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A monster called the death penalty

MOVIES: Monster's Ball, directed by Marc Forster, written by Milo Addica and Will Rokos, starring Halle Berry and Billy Bob Thornton.

Review by Helen Redmond | February 22, 2002 | Page 9

MONSTER'S BALL is a monster of a movie. It has politics, power and passion--a rarity among films today. At its core, the movie is about racism and alienation so profound that it leads to state-sponsored killing--to the death penalty, suicide and homicide.

The film is set in the Deep South. Hank Grotowski (Billy Bob Thornton) stands in the middle of three generations of prison guards. He cares for his retired father--a vile, woman-hating, unrepentant racist (Peter Boyle).

Hank, who is also a racist, is his son Sonny's superior officer on death row. Together, Hank and Sonny supervise the execution of Lawrence Musgrove, played by hip-hop artist Sean Combs.

These scenes are among the most gut-wrenching, as they show exactly how an execution by electrocution is prepared and carried out.

Just hours before Musgrove dies, he draws portraits of Hank and Sonny. They give him his last meal and sit outside his cell watching him until it is time to go. There is little dialogue during this part of the film, but the silence, cinematography and music speak volumes.

The execution deeply affects both men. While walking Mugrove to the death chamber, Sonny wavers and runs to the bathroom to vomit. Hank decides to retire early.

Monster's Ball exposes the death penalty's barbarity and the toll it takes on the people who carry it out.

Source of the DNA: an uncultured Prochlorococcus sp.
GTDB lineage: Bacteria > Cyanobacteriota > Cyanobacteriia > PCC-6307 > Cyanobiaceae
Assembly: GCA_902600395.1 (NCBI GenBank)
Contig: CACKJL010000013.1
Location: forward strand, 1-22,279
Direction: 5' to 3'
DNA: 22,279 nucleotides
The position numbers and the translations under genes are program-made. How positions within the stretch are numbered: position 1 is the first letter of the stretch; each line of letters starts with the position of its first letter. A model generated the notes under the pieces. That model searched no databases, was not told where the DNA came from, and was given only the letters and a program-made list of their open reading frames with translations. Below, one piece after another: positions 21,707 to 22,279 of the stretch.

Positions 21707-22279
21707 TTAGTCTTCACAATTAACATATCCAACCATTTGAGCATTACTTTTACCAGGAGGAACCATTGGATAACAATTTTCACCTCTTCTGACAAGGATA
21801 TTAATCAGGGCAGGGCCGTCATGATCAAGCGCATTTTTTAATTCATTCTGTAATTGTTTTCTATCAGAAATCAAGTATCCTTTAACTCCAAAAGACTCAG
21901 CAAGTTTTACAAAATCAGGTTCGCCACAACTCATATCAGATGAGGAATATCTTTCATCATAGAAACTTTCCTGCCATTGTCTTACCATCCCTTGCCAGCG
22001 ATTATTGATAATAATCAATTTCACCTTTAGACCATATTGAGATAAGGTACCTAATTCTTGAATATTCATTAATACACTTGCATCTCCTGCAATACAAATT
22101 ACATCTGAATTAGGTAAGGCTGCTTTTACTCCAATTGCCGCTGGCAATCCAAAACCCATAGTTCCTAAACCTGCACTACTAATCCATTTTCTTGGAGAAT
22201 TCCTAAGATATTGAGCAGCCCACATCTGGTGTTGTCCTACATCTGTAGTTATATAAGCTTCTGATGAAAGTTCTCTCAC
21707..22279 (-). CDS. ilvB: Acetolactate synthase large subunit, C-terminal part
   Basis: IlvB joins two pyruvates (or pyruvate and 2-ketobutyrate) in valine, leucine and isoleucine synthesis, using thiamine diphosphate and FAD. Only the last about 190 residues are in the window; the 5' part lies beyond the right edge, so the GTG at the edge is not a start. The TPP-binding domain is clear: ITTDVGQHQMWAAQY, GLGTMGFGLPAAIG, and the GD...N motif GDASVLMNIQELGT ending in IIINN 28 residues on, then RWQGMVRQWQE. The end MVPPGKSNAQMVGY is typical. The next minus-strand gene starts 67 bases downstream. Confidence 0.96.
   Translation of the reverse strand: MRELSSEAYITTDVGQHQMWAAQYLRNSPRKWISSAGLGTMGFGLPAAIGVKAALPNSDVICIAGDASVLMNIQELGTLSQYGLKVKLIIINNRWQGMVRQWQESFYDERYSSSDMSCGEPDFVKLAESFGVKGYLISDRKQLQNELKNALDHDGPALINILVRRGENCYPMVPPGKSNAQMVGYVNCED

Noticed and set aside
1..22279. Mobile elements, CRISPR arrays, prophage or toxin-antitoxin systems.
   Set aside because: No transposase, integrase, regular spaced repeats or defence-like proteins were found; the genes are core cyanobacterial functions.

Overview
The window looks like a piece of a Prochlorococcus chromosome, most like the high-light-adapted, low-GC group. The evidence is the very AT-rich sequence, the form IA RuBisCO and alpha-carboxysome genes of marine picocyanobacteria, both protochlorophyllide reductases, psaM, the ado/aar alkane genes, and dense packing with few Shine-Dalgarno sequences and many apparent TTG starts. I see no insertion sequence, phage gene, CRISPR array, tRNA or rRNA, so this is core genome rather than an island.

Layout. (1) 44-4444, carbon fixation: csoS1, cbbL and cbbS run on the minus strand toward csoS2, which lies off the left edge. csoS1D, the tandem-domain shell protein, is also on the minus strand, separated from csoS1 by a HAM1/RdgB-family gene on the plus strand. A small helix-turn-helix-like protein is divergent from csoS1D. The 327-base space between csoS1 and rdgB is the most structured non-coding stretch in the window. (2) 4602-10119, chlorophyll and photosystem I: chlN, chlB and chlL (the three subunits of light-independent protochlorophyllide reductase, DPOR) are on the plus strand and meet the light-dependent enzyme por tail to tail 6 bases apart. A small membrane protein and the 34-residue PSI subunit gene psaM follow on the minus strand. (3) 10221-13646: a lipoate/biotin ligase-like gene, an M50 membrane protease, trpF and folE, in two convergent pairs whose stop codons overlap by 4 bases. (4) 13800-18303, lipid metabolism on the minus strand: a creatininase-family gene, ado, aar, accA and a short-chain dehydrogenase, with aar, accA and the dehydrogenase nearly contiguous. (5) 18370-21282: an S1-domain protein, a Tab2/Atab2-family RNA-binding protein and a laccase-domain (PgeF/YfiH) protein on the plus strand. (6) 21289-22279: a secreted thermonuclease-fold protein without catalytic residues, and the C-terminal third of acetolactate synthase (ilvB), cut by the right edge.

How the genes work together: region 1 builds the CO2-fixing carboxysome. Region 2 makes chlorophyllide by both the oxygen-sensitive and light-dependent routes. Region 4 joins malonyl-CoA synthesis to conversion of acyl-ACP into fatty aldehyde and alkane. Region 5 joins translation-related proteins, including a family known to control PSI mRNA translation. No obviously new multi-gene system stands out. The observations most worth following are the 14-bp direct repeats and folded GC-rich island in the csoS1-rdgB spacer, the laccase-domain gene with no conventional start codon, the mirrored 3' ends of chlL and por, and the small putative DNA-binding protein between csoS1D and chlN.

Leticia Musgrove (Halle Berry) is the executed man's wife. As a single mother with no social support, she struggles to pay the bills and take care of her morbidly obese son. She loves her son and yet, due to circumstances, is driven to verbally and physically abuse him.

After striking her son for eating a candy bar, she holds him and cries.

Leticia and Hank meet at the diner where she works. When Leticia's son is hit by a car, Hank, who is driving by, stops and takes them to the hospital. The hit and run accident sets up their relationship. Hank's role in her husband's execution remains a dark secret at the center of the film.

The strength of the writing is that nothing is quite what it seems and the characters are complex and all too human. But the essential message of the film is that people can and do change--a corrective to all the tragedy, racism and violence the film depicts.

Berry's and Thornton's acting is astonishing as they express anguish, loneliness, confusion and rage at a world that has beaten them down.

Go see Monster's Ball now--you won't be able to get it out of your head for days after.

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